How Does Wind Work?

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Air moving between regions of different pressure is called wind. Temperature differences between regions, the result of variations in the solar energy received at the surface of the Earth, cause the pressure differences that drive winds. The rotation of the Earth affects the direction of winds in what is called the Coriolis Effect. Pressure differences manifest at local and global levels, driving variable localized winds as well as consistent global air currents.

Pressure Differences

Air density is inversely proportional to temperature. Hot air is therefore less dense and rises through colder air. When a region on the Earth's surface is heated by the sun, the air above the surface heats up causing it to rise. The upward movement of air creates a region of low pressure. Nature always strives for balance and so air from the surrounding regions of higher pressure flows toward the low pressure region to even out the pressure difference. The result is wind.

The Coriolis Effect

Wind does not simply blow in a straight line from areas of high to low pressure. Instead, it follows a curved path. The curvature of wind is caused by the rotation of the Earth and is called the Coriolis Effect. French engineer Gaspard Coriolis discovered and explained that "the path of any object set in motion above a rotating surface will curve in relation to objects on that surface," according to a 2010 Universe Today article. The Coriolis Effect causes winds to curve to the right in the Northern Hemisphere and to the left in the Southern Hemisphere, from the perspective of a person standing on the surface.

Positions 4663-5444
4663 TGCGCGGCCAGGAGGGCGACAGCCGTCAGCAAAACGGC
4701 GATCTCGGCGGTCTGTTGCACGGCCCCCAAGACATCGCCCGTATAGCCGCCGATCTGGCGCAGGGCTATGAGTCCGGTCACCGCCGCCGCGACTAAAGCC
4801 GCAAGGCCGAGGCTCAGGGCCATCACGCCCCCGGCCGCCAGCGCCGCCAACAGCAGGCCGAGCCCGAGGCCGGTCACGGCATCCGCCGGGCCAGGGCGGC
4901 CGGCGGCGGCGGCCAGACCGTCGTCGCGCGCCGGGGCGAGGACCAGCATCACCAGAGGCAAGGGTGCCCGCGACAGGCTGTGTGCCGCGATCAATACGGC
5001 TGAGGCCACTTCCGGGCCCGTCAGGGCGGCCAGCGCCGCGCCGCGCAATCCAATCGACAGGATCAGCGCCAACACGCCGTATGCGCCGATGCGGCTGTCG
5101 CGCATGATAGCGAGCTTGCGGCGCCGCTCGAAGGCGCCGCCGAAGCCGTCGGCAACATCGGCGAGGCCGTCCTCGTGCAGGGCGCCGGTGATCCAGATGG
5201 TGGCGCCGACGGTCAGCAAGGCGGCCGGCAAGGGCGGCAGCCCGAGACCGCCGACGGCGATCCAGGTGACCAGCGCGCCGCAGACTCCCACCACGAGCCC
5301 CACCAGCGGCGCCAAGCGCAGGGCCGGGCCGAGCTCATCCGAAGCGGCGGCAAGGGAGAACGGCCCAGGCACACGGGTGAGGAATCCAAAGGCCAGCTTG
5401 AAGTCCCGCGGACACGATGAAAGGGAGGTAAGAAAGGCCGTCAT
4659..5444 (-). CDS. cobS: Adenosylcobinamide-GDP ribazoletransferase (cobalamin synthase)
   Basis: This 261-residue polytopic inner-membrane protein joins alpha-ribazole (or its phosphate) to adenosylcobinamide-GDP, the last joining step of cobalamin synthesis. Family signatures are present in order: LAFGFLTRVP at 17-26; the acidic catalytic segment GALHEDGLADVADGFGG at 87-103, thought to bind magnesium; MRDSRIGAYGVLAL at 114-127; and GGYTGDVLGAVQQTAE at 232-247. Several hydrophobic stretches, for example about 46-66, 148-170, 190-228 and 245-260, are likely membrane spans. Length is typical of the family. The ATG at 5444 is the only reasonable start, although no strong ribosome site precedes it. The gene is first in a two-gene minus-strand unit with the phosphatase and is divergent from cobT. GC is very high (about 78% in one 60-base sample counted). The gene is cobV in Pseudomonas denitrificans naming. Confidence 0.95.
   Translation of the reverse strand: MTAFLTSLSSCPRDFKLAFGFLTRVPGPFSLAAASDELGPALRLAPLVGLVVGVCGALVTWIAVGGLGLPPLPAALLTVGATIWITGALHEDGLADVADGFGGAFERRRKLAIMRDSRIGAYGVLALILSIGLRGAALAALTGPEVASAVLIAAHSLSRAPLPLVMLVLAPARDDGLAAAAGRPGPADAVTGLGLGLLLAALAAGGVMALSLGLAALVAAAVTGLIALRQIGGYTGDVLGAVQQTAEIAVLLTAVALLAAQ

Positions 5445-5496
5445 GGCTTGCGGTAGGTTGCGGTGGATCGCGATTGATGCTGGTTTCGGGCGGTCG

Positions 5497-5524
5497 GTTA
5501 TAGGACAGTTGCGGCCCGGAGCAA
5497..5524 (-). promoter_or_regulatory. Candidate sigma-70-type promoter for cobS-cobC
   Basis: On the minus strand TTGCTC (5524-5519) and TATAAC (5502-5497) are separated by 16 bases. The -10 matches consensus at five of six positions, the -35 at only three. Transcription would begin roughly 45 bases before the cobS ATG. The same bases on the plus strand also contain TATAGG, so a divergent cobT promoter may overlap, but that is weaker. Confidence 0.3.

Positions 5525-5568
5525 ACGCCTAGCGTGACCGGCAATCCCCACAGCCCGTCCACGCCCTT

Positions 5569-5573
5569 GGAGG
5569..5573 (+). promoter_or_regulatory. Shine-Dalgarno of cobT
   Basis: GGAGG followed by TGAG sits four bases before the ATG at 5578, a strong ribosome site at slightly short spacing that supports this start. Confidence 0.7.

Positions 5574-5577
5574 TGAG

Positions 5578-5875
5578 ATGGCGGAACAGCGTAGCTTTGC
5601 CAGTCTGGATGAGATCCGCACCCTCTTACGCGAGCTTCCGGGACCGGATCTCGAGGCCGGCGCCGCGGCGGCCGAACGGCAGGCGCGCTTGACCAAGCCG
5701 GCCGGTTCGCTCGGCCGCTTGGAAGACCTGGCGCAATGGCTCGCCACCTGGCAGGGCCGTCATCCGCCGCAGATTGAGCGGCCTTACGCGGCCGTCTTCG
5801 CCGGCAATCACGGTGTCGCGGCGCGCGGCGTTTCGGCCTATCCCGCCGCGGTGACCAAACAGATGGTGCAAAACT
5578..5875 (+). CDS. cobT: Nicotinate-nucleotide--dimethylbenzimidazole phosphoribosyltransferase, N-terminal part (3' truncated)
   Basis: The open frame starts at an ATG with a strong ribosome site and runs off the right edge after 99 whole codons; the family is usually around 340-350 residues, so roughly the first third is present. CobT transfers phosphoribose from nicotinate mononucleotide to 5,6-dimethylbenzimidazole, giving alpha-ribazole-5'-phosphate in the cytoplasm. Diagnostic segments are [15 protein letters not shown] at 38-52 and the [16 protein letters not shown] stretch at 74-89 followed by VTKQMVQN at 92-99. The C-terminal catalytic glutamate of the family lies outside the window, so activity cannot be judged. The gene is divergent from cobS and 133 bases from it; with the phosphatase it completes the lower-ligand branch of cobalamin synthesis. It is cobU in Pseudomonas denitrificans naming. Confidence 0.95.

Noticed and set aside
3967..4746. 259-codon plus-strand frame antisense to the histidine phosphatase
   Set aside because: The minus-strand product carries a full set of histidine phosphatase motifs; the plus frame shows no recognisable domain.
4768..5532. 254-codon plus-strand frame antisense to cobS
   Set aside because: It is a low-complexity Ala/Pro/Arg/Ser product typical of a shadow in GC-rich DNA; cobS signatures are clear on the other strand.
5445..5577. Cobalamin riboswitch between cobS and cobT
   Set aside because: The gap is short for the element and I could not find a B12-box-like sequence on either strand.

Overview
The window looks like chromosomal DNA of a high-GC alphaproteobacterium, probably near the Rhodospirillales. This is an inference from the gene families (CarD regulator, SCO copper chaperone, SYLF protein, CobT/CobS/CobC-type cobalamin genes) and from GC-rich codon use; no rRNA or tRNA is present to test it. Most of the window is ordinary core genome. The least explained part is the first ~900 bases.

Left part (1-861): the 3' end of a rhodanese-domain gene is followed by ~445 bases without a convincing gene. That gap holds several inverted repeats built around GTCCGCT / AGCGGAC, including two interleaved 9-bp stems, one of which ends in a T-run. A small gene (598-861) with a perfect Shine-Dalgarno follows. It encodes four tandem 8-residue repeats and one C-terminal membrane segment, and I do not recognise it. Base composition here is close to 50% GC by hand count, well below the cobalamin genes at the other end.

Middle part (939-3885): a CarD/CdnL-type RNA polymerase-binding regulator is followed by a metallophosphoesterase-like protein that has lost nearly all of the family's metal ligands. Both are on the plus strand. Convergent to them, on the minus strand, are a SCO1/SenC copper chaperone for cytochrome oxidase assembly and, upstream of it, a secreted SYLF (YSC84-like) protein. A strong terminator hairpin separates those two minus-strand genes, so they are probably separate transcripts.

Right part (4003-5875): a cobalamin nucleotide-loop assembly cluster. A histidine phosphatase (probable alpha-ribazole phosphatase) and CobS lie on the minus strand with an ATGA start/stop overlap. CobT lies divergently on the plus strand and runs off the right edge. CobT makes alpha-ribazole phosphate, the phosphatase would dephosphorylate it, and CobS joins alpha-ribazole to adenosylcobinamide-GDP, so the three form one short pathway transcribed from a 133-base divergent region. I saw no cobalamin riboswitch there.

Local Winds

Coastal winds are due to land being heated faster than the ocean.
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According to the North Carolina State University, the amount of solar energy absorbed by the Earth's surface depends on the "latitude of the location, the slope and the underlying surface (dirt heats up more rapidly than water, for example)." At a given latitude, variations in solar energy absorption cause air pressure variations and give rise to local winds. Coastal breezes are an example of such winds. During the day the land heats up more rapidly than the sea, causing winds to blow toward the land. At night the land cools more rapidly than the sea and the pattern is reversed.

Global Winds: The Hadley Cell

The trade winds have been used to cross the world's oceans for centuries.
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The Hadley Cell is an air circulation pattern that occurs in the tropics and drives what are called trade winds. The equator receives more solar energy than the poles. Hot air at the equator rises and flows toward the poles far above the Earth's surface. As it moves toward the poles, it cools and eventually returns to the Earth's surface in the subtropics. The air then moves along the Earth's surface back toward the low pressure zone created by the rising air at the equator. The resulting wind is bent toward the west by the Coriolis Effect.

References

About the Author

Michael Owen holds a PhD in mechanical engineering. His fields of expertise include fluid dynamics, heat transfer and computational fluid dynamics. His interests include renewable energy and sustainability.

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